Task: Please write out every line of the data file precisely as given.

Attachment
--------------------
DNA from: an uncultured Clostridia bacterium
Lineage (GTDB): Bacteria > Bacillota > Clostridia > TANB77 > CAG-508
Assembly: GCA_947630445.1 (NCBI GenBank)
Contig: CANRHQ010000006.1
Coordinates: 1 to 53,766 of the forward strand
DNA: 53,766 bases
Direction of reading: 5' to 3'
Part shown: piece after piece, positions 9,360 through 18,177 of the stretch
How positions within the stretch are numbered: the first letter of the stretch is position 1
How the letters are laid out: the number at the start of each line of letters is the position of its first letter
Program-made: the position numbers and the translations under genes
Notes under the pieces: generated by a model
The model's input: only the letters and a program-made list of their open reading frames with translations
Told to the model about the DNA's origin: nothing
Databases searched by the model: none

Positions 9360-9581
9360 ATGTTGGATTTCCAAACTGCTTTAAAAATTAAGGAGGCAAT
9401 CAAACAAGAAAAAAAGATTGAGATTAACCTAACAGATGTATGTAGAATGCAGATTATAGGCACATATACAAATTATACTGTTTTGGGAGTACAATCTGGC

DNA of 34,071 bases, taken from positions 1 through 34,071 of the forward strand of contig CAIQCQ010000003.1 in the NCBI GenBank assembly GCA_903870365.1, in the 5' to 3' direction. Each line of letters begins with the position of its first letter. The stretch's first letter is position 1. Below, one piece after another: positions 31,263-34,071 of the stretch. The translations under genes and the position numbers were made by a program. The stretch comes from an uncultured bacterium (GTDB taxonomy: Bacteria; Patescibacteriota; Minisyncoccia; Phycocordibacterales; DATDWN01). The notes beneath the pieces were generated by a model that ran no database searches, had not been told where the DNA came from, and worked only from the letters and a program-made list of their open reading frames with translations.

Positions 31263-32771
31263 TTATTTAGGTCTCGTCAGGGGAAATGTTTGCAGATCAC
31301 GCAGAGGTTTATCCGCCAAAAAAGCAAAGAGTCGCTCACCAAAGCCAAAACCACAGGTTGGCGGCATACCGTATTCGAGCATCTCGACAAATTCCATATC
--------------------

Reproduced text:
DNA from: an uncultured Clostridia bacterium
Lineage (GTDB): Bacteria > Bacillota > Clostridia > TANB77 > CAG-508
Assembly: GCA_947630445.1 (NCBI GenBank)
Contig: CANRHQ010000006.1
Coordinates: 1 to 53,766 of the forward strand
DNA: 53,766 bases
Direction of reading: 5' to 3'
Part shown: piece after piece, positions 9,360 through 18,177 of the stretch
How positions within the stretch are numbered: the first letter of the stretch is position 1
How the letters are laid out: the number at the start of each line of letters is the position of its first letter
Program-made: the position numbers and the translations under genes
Notes under the pieces: generated by a model
The model's input: only the letters and a program-made list of their open reading frames with translations
Told to the model about the DNA's origin: nothing
Databases searched by the model: none

Positions 9360-9581
9360 ATGTTGGATTTCCAAACTGCTTTAAAAATTAAGGAGGCAAT
9401 CAAACAAGAAAAAAAGATTGAGATTAACCTAACAGATGTATGTAGAATGCAGATTATAGGCACATATACAAATTATACTGTTTTGGGAGTACAATCTGGC

DNA of 34,071 bases, taken from positions 1 through 34,071 of the forward strand of contig CAIQCQ010000003.1 in the NCBI GenBank assembly GCA_903870365.1, in the 5' to 3' direction. Each line of letters begins with the position of its first letter. The stretch's first letter is position 1. Below, one piece after another: positions 31,263-34,071 of the stretch. The translations under genes and the position numbers were made by a program. The stretch comes from an uncultured bacterium (GTDB taxonomy: Bacteria; Patescibacteriota; Minisyncoccia; Phycocordibacterales; DATDWN01). The notes beneath the pieces were generated by a model that ran no database searches, had not been told where the DNA came from, and worked only from the letters and a program-made list of their open reading frames with translations.

Positions 31263-32771
31263 TTATTTAGGTCTCGTCAGGGGAAATGTTTGCAGATCAC
31301 GCAGAGGTTTATCCGCCAAAAAAGCAAAGAGTCGCTCACCAAAGCCAAAACCACAGGTTGGCGGCATACCGTATTCGAGCATCTCGACAAATTCCATATC